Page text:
, db = ''' + d....
By default SQL will not encrypt backups. From what I see in your screenshot, the backup you're taking there, will not be encrypted either. (The option is just disabled)
A simple way would be to just use T-SQL to create your backup. ( Note copy_only unless you want to be starting a new backup chain) (and replace the folder with your backup dir)
The two query plans are identical, they are trivial plans and they
just use the cluster index, but the total reads and duration are
different. Following the two different BlitzCache results:
Total reads in that result set are most likely totalled across multiple executions. See the total rows column is 76,218 but the min, max and avg are identical to ...
The built-in STRING_SPLIT() function was added in SQL Server 2016, not 2014. And for me, I go the SQLCLR route because I am not using Azure Single DB or AWS RDS and thus have no reason not to. I use the SQLCLR library that I created, SQL#, which contains String_Split and String_SplitInts (optimized for splitting a list of BIGINT / INT / ...
declare @bk nvarchar(1000)
set @bk = 'SIS5.0~person_id~696969'
;with hizizzle as (
select left(@bk, charindex('~', @bk)-1) as flippity, right(@bk, len(@bk) - charindex('~', @bk)) as floppity)
select flippity, left(floppity, charindex('~',floppity)-1) as floppity,
right(floppity, len(floppity) - charindex('~', floppity)) as flooo
It was ...
If you know the number of items and want to access one or more by its index, you can do something like the following:
DECLARE @bk nvarchar(1000)
SET @bk = 'SIS5.0~person_id~696969'
CAST(N'<x>' + REPLACE(@bk, '~', N'</x><x>') + N'</x>' AS XML).value('/x', 'nvarchar(max)') [string1],
CAST(N'<x>' + REPLACE(@bk, '~', N'&...
I was watching this excellent talk on PASS - "Finding root cause for unexplained Availability Group failover", by Trayce Jordan.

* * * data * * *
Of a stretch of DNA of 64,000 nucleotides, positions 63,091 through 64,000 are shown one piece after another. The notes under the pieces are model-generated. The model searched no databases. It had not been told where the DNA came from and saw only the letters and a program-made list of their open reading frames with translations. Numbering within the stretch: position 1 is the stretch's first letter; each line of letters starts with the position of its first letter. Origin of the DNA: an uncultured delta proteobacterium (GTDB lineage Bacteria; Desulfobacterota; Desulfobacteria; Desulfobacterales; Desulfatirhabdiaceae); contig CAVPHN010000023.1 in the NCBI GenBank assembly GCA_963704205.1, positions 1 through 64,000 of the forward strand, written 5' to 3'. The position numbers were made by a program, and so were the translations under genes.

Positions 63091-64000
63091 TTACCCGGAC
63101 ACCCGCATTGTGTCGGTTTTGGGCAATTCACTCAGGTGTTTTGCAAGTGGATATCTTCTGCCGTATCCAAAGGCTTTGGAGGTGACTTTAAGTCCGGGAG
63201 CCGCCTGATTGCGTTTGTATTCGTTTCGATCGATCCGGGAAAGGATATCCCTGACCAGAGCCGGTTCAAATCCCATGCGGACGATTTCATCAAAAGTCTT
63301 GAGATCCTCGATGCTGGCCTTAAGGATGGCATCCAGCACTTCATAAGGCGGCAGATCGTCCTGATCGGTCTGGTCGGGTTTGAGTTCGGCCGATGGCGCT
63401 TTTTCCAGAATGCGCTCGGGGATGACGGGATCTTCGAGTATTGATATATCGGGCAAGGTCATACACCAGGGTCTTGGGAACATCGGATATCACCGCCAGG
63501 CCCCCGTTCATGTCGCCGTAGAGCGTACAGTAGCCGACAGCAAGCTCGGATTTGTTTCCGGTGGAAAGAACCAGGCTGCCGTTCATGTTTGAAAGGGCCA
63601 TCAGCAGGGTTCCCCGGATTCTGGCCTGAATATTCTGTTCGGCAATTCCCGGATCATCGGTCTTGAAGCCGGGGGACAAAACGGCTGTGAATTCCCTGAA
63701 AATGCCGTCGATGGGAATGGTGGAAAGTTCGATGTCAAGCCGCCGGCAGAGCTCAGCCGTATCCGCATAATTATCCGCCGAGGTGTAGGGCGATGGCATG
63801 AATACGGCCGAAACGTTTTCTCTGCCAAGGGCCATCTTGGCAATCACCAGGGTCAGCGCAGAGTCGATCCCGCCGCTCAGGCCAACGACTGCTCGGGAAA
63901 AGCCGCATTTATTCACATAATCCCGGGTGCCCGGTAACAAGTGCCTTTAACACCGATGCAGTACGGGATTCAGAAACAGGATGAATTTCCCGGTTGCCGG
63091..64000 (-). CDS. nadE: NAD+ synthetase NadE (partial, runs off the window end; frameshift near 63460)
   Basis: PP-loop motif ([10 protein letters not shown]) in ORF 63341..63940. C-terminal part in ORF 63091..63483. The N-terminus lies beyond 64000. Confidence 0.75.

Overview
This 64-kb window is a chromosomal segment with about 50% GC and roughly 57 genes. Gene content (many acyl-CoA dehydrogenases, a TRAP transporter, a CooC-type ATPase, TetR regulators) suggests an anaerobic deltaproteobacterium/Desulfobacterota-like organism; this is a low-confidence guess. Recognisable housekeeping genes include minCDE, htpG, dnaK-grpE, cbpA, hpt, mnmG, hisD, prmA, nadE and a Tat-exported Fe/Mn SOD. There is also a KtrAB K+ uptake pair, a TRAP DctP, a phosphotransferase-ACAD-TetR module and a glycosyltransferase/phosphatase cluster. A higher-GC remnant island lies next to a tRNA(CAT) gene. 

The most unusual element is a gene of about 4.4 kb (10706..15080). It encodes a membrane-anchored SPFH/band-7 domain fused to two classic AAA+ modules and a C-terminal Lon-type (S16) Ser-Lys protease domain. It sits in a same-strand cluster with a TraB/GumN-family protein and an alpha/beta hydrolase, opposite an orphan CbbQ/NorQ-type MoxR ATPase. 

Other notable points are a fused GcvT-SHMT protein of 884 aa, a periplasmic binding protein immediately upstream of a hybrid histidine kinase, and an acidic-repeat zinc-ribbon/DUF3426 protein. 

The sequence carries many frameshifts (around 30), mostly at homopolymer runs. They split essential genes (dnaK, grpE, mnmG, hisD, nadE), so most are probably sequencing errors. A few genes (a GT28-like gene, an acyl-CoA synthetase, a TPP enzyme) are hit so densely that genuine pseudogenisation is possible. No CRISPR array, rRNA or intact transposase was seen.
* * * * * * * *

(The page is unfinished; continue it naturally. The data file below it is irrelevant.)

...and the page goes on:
In that he mentions that the lease timeout mechanism is there for extra redundancy to extra make sure that we do not get into a split brain situation.
The reason the CNAME is not working is you are using a named instance. When you specify the name of the instance as in SERVER\INSTANCE the SQL Server client looks up the port number of the instance via the SQL Server Browser service. Because you are using a name that is different from the actual SQL Server instance name, that lookup fails.
Instead of ...
And, there several different developers which developes that CRM web
app. They know the user name and password from the web config file
they develope. Some of them can connect to my database with that user
and execute some DDL and DML commands. And i want to block them by
their client hostname. If a developer connects to db from his/her
Once a user opens a connection, he has the rights that were configured as server roles plus inside of the databases.
From a technical view point, this could be solved using a trigger but just because it could, doesn't mean it should. (it shouldn't!!)
The way a trigger would work is to check before each DDL / DML statement, if the current statement is being ...
Question you need to ask yourself is: do I need to work on single rows? And it seems like you don't. And in that case, just put a Clustered Columnstore Index (your option 1). This will happen:
Your table will be compressed
Aggregation queries will be faster
You don't need to think about which columns your users will use (unlike create a non-clustered index)....
As Vérace suggested, you can do both: create a surrogate (auto-increment) key to simplify joins and related table structures, and add a unique constraint on the two current PK columns to continue to enforce the proper data integrity.
In SQL Server, multiple columns can participate in a unique index / constraint:
ALTER TABLE dbo.Orders
ADD CONSTRAINT ...